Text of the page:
“Why I don’t want to look pretty”
This is vacation week in the Yarbrough household, and so far, I’ve had a splendid time catching up on sleep, playing outdoors, (watching Christopher) cook delicious and nutritious homemade meals and binge-watching Chris and I’s favorite Netflix TV shows. Recently (12 days ago, to be specific), I picked an old hobby back up — skateboarding, and on Tuesday, I spent 4 hours cruising across smooth, gray concrete at the new skate park in Tuscaloosa, Alabama while Christopher stood nearby, taking pictures and dutifully on-call for any physical injuries. It was.. the perfect excursion. Later that afternoon, once we had settled back in at home and I had showered and slipped into my comfy fox PJ’s + bunny slippers, I uploaded the shots onto my computer and eagerly picked out my new profile pic for Facebook: an action shot of me skating down a slab of concrete (featured above). Not a flattering or girly pic, by any means, but a damn cool one. Just as I posted the update on my profile, a thought hit me; did I ever really upload “pretty” profile pictures?
I took a quick glance through Facebook’s handy “Profile Pictures” album and very quickly realized that… no. I never upload “pretty” profile pictures. And that (to me) is actually, totally awesome.
Everyone’s different; you have the faithful selfie crowd who will post daily pic updates of themselves and who change their profile pictures once every week or two, and then, at the other end of the spectrum, you have who Chris and I refer to as the “lurkers” — the Facebookers who post a status or comment once or twice annually (to announce that they’ve just had a child or are looking to sell an ATV that’s in like new condition!) and who update their profile picture once every 3-10 years or so. I seem to fall somewhere in the middle of these extremes (at roughly 6 profile picture updates per year). Nothing wrong with that — with any of it, really; the selfie crowd may annoy the larger class of moderate and modest posters and the lurkers may seem kinda creepy to us all (because uh, they are), but that’s okay. Anyways.
As I (electronically) leafed through the previous pictures that I had dubbed as being worthy of “profile pic” status, I was tickled/intrigued by the following “features”:
I am looking at the camera in only 2/6 photos
I am not wearing make-up in any of the 6 most recent profile pictures (OKAY, that’s not fair — I never wear make-up)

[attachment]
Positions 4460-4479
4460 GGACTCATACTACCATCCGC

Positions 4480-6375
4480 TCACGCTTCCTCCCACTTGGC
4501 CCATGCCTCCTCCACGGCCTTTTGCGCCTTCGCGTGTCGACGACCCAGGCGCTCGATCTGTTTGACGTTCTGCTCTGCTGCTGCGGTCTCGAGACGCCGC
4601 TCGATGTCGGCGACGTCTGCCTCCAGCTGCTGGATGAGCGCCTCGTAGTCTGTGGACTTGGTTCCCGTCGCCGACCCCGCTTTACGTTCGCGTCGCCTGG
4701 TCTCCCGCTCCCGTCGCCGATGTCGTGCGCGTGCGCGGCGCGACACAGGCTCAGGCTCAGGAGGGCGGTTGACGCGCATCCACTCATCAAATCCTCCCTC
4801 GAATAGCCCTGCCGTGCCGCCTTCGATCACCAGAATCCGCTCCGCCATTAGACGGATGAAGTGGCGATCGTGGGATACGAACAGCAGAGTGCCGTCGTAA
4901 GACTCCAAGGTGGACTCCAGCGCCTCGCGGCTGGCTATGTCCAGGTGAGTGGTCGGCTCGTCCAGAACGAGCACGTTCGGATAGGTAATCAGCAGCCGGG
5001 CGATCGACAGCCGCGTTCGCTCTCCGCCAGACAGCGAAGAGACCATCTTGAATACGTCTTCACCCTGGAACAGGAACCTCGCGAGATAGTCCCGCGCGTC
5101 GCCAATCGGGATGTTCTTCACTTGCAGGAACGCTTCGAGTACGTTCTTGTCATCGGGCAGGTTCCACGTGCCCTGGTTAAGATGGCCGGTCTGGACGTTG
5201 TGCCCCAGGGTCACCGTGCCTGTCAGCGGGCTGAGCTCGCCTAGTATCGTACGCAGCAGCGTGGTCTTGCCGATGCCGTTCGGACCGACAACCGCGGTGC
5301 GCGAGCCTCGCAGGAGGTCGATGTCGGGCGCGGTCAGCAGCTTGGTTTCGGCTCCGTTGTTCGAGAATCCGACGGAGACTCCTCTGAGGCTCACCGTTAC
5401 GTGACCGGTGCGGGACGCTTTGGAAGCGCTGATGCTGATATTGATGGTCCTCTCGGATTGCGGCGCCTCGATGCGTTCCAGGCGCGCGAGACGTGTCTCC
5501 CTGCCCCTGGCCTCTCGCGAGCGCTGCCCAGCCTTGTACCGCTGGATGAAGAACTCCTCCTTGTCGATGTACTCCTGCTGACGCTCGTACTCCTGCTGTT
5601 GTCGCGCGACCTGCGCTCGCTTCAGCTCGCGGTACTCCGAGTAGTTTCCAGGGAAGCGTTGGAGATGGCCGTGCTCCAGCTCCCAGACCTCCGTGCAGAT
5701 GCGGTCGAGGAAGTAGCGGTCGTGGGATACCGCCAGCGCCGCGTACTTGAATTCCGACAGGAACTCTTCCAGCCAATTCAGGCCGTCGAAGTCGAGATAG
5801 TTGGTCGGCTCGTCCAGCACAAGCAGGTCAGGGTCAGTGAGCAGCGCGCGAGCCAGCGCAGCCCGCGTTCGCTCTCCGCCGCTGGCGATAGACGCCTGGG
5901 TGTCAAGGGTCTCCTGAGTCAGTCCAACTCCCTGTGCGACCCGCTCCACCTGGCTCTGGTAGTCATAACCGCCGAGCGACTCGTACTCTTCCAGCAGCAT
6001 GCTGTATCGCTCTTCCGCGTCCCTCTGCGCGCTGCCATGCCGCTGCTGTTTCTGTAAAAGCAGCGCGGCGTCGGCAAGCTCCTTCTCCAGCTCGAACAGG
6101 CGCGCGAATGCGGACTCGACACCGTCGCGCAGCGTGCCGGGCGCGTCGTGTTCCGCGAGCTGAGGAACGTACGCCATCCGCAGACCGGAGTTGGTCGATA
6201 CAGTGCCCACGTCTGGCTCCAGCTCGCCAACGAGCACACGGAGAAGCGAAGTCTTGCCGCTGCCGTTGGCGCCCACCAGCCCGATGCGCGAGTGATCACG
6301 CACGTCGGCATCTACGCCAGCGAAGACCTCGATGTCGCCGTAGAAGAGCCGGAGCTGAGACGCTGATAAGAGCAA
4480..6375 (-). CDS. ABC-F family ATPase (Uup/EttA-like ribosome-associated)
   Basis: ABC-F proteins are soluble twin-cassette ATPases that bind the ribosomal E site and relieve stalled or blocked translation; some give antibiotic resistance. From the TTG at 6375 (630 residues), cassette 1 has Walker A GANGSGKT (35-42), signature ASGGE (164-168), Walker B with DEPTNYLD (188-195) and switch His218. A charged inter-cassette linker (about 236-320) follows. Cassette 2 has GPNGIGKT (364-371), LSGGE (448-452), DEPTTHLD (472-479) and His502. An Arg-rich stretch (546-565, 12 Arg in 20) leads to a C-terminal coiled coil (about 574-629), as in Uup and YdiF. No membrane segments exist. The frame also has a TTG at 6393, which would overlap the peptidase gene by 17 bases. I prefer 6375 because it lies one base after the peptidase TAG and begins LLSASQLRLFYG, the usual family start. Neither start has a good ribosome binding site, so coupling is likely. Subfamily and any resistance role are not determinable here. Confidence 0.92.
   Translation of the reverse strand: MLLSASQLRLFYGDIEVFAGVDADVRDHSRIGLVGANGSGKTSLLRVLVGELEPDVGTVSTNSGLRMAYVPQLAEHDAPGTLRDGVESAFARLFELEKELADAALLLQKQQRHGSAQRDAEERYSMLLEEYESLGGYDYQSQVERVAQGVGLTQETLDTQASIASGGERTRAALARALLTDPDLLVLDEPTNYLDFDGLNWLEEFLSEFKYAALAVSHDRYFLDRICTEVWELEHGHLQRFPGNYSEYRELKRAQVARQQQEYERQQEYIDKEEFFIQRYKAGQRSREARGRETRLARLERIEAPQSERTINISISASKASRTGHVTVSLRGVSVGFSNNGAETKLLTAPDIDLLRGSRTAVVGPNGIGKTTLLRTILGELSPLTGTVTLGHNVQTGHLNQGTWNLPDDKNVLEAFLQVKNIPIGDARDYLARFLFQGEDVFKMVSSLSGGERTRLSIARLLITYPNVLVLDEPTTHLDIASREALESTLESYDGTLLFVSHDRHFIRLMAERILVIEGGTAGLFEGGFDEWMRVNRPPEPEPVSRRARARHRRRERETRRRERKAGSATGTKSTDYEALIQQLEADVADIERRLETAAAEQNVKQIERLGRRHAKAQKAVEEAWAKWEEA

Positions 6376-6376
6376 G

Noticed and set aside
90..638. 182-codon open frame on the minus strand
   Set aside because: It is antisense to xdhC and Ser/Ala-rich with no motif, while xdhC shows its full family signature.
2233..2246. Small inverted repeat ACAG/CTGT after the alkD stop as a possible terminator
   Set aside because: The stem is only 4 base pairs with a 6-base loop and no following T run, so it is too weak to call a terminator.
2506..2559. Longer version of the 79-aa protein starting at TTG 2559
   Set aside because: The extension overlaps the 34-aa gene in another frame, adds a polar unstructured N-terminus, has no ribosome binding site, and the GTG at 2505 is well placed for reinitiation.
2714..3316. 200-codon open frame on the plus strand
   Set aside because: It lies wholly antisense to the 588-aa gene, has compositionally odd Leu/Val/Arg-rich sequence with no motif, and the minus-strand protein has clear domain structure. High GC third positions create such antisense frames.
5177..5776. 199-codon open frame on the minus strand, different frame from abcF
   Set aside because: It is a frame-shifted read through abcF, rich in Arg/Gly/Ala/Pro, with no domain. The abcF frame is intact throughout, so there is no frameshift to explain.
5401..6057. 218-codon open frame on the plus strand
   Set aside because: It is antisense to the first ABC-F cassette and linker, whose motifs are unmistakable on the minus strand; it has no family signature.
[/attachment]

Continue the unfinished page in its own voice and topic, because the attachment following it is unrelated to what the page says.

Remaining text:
3/6 pictures (aka half — most interestingly, the three most recent photos) are action shots
So who cares? Well, I do, and here, I’ll explain why.
As a writer (oh come onnnnn.. who isn’t a “writer” these days when even the most air-headed Serena Van Der Woodsen refers to herself as a “professional blogger”? OKAY, redo: As a fan of the written word), I spend a good deal of time observing people (how they talk, what they say, the clothes they like to wear and what they post on the internet). So I cruised through my dwindling friends list this afternoon (checking out peoples’ profile pictures) and noticed a few recurring themes:
Candid shots (weddings, family portraits, graduations, vacation spots) – 90%
Music-related (performing at gigs or posing with a guitar, trumpet, or other instrument) – 7%
School logos/cartoons – 2%
Tattoos/body parts – 1%
So, in general, people choose pretty simple and straightforward profile pics (exactly what you’d expect); them hugging a pet, embracing a family member, or posing at an event where they dressed up to look super spiffy. Of these candid shots, I broke it down a little further:
Out of 10 randomly chosen guy friends, only 2/10 were looking directly at the camera in their profile pictures.
Out of 10 randomly chosen female friends, 9/10 were looking into the camera in their profile pictures (the one who wasn’t: her profile pic was of her two kids).
I scratched my head a little, but really, these stats weren’t very surprising. First of all, it doesn’t really MATTER either way — looking into the camera or abstractly/incidentally away from it — there’s certainly no right or wrong way to be photographed. However.
With the emphasis that our society places on females being beautiful and attractive and unfailingly pleasant, there’s honestly no reason to wonder why the profile pics that these ladies chose to “represent” themselves with were the most gorgeous, flawless, radiant and confident takes of themselves looking straight into the camera’s lens. The average woman (from my observations, anyways) wants to represent her life (pictorially speaking) with a stunningly perfect still image of her “best” possible self, with filters that smooth out those awful wrinkles and, at the same time, expertly blot out the acne and the blemishes that people in real life seem to fixate on.